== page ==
Ira D. Wallach Professor of World Order Studies

Member, The Committee on Global Thought

Mark Mazower is a historian and writer, specializing in modern Greece, 20th century Europe and international history. His current interests include the history of international norms and institutions, the history of Greek independence, and the historical evolution of the Greek islands in the very long run. He read classics and philosophy at Oxford, studied international affairs at Johns Hopkins University’s Bologna Center, and has a doctorate in modern history from Oxford (1988).

His books include Inside Hitler’s Greece: The Experience of Occupation, 1941-44 (Yale UP, 1993); Dark Continent: Europe’s 20th Century (Knopf, 1998); The Balkans (Weidenfeld and Nicolson, 2000); and After the War was Over: Reconstructing the Family, Nation and State in Greece, 1943-1960 (Princeton UP, 2000). His Salonica City of Ghosts: Christians, Muslims and Jews, 1430-1950 (HarperCollins, 2004) was awarded the Duff Cooper Prize. In 2008 he published Hitler’s Empire: Nazi Rule in Occupied Europe (Allen Lane) which won that year’s LA Times Book Prize for History. His most recent book is Governing the World: the History of an Idea (Penguin: London and New York, 2012). He is currently the director of the Heyman Center for the Humanities and the Center for International History, as well as Chair of the History Department at Columbia University. His articles and reviews on history and current affairs appear regularly in the Financial Times, the GuardianLondon Review of BooksThe Nation and The New Republic.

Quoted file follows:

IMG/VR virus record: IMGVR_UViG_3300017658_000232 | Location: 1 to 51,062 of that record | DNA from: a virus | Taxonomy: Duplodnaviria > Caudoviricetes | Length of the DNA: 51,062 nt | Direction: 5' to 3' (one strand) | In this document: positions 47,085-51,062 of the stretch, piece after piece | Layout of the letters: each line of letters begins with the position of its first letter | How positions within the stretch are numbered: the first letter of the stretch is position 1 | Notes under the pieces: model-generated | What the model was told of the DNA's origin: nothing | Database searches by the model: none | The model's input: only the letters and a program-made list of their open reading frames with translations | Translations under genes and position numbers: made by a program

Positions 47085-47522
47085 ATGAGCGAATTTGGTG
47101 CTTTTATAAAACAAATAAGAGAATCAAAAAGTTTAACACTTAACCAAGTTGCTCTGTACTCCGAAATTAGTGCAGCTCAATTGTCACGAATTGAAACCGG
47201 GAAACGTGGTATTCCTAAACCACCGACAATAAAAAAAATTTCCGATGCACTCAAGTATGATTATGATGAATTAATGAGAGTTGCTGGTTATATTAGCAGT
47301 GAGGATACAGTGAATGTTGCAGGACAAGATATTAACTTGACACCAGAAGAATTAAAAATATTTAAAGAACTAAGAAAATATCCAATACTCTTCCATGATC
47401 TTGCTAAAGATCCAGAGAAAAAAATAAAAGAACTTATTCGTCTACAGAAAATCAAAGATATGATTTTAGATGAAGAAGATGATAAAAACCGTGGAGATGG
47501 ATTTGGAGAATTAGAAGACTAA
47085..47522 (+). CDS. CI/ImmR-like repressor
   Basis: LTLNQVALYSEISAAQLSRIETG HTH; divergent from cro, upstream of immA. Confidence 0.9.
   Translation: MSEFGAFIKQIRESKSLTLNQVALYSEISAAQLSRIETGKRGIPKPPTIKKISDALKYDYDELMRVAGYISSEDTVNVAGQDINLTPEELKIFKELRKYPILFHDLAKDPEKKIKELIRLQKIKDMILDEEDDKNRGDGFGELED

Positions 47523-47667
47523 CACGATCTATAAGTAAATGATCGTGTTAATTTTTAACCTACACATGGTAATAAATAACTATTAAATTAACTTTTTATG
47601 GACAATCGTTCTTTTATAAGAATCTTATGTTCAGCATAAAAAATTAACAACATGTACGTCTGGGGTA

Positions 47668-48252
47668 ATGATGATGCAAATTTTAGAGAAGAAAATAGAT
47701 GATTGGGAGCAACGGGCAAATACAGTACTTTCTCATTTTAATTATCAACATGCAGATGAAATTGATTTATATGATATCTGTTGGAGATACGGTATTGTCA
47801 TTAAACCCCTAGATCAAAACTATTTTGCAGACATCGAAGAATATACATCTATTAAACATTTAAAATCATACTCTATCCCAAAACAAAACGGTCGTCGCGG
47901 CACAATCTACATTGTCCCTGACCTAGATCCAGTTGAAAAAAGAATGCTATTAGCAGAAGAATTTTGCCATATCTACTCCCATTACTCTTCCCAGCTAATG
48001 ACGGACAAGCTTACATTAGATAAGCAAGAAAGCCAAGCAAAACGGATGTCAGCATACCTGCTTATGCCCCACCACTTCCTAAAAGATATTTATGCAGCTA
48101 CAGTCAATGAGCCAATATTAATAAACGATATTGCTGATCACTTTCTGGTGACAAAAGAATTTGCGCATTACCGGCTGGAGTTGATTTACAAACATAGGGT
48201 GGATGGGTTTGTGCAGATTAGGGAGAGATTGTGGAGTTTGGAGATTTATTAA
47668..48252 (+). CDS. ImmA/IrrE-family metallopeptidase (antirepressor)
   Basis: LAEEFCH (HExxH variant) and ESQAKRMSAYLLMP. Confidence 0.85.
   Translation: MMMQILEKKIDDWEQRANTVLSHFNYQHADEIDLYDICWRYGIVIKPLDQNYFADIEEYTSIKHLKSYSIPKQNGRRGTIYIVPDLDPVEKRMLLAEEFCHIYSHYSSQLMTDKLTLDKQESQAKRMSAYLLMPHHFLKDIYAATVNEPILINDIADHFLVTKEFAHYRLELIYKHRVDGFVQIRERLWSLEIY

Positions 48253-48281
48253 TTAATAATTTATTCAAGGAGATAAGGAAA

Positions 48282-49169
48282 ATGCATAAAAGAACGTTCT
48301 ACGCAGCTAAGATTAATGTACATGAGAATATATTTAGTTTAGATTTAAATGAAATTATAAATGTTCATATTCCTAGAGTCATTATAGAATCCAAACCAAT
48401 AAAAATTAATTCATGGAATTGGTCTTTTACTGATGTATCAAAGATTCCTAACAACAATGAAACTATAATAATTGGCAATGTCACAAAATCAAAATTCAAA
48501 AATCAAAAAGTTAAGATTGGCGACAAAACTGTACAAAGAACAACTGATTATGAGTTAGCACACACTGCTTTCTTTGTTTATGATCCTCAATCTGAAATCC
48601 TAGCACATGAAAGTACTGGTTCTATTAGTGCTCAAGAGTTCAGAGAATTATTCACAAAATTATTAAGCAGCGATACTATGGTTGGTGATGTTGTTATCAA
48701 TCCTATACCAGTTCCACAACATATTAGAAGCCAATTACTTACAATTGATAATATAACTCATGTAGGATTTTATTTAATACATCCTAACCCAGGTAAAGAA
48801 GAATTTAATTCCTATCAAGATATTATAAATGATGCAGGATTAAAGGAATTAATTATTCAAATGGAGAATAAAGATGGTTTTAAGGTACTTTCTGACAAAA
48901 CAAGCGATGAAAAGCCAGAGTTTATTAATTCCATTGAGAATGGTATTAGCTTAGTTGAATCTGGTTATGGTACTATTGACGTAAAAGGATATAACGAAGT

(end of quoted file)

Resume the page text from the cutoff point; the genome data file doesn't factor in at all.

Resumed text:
Website

Select Publications

Select Honors and Awards

  • Dido Sotiriou Award of the Hellenic Authors Society, 2012
  • Society of Columbia Graduates Great Teacher Award – 2011
  • Hitler’s Empire: Trilling Award – 2009
  • Hitler’s Empire: LA Times Book Prize for History – 2009

Education

  • DPhil, Modern History, Oxford University
  • MA, International Affairs, Johns Hopkins University
  • BA, Classics and Philosophy, Oxford University